It has not quite kicked in yet in the minds of many, but the fact is climate change as a direct result of global warming is already reducing the food supply of humans as well as animals. Most people think of a storm that may occasionally destroy crops, but few comprehend it will now be part of the annual cycle because things in nature are now out of sync.
In school we all learned about the cycles of nature. We learned that the combination of sunlight and temperature triggers plants to start and stop their growing cycle. We also learned that insects play a big part in plant sex. They perform pollination at a critical time in a plants life cycle. If it is not done in that window of time, the results could resemble attempting to conceive during menopause.
As the temperature rises plans start growing early, but that is not necessarily the case with insects. With the plants coming early and the insects that help the plants pollinate still in the larva stage, we have a cycle miss match that will have significant consequences at harvest time. This means that the places that are now part of the food belt will move to cooler climates. But that has problems as well.
The richness of the soil in places that do not produce food is very different. This will have some effect as well presumably in the negative direction. Also the flavor of the food will change somewhat as the soil has much to do with flavor.
As there are insects that help plants, there are also insects that damage plants. Some of them are now surviving the warmer winters and as a result their numbers are greater the following year.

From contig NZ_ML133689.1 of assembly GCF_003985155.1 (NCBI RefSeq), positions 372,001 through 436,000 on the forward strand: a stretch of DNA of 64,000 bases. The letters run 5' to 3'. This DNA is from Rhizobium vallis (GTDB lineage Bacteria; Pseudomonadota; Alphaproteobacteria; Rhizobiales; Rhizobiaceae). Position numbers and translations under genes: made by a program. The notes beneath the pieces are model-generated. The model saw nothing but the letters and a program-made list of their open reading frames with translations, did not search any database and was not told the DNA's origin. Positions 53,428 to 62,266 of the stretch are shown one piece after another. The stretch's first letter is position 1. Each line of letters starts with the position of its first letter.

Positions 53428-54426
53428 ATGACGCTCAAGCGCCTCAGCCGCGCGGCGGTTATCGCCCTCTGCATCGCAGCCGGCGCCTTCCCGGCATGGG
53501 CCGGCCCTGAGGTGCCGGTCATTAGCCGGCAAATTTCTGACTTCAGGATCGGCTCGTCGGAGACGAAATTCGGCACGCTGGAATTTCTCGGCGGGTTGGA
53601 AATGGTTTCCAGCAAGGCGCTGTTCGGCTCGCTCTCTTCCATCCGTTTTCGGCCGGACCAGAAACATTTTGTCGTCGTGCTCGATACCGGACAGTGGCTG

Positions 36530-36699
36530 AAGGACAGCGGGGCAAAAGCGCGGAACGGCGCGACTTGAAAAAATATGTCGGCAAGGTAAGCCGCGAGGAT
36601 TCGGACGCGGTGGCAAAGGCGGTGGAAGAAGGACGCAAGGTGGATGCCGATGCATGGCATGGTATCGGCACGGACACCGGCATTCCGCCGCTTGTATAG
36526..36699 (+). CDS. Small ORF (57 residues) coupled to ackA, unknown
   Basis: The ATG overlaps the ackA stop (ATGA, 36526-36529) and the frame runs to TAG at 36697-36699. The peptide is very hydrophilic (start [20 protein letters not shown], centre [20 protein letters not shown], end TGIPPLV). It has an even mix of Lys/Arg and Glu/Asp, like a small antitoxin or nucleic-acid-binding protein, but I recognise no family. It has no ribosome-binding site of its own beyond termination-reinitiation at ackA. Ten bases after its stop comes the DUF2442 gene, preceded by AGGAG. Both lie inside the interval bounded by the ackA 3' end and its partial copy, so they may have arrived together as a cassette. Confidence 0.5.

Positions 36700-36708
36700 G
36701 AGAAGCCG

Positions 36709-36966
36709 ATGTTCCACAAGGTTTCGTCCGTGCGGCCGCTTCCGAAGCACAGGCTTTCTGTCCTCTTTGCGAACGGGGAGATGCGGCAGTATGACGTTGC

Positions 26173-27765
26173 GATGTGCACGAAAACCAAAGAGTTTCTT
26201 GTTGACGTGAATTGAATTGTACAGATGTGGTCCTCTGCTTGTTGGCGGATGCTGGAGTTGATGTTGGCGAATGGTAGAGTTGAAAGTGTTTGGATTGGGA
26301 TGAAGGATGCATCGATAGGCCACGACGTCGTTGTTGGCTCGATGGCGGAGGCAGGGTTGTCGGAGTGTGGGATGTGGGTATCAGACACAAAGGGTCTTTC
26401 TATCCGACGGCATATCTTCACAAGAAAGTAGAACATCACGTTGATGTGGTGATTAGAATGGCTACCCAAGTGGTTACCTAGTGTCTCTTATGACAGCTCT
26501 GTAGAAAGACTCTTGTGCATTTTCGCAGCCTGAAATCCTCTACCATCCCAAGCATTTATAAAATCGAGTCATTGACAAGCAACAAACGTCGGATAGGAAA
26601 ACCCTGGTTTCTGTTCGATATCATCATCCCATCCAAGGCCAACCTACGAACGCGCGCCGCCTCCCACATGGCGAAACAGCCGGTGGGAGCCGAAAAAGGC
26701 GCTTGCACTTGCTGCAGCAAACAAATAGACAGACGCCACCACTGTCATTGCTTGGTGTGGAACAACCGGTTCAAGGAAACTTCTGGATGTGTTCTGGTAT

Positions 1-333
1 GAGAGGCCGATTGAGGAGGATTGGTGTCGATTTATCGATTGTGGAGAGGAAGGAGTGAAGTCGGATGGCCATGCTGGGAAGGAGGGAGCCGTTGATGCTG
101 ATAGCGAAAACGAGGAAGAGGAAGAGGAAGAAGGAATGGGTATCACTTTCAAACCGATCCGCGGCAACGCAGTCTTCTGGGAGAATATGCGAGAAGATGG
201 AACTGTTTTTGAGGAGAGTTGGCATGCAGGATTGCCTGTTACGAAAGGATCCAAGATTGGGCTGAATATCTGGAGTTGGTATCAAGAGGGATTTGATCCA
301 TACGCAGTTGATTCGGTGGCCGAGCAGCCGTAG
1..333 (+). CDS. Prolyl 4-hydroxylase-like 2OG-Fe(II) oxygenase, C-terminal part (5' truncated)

The numbers are already significant. For example the Grain crop is off by 10% in Germany but that is not so much insect related. The soaring heat and rain damage played into that, and that simply spells that there are a variety of things that will work collectively at starving off the human infestation of the planet.
Seeing that a 10% or 20% change in the crop size is possible at this still early stage of climate change, it is not hard to imagine a 50% or more reduction is possible once nature gets out of first gear. The logistics of moving food in richer countries like the US is still possible. But with poorer countries population shifts are more likely as people simply follow the food.
For most people following the food around in today’s world is a thought not frequently entertained, but it will become a more common reality in the coming years. The grain food belt in the US will more than likely shift to Canada is just one example. Connecting the Dots is trying not to put a date on that as nobody really has been accurate in predictions, but a fair guess would be before the end of the decade there will be noticeable changes on agricultural maps, and by 2030 they will be significant.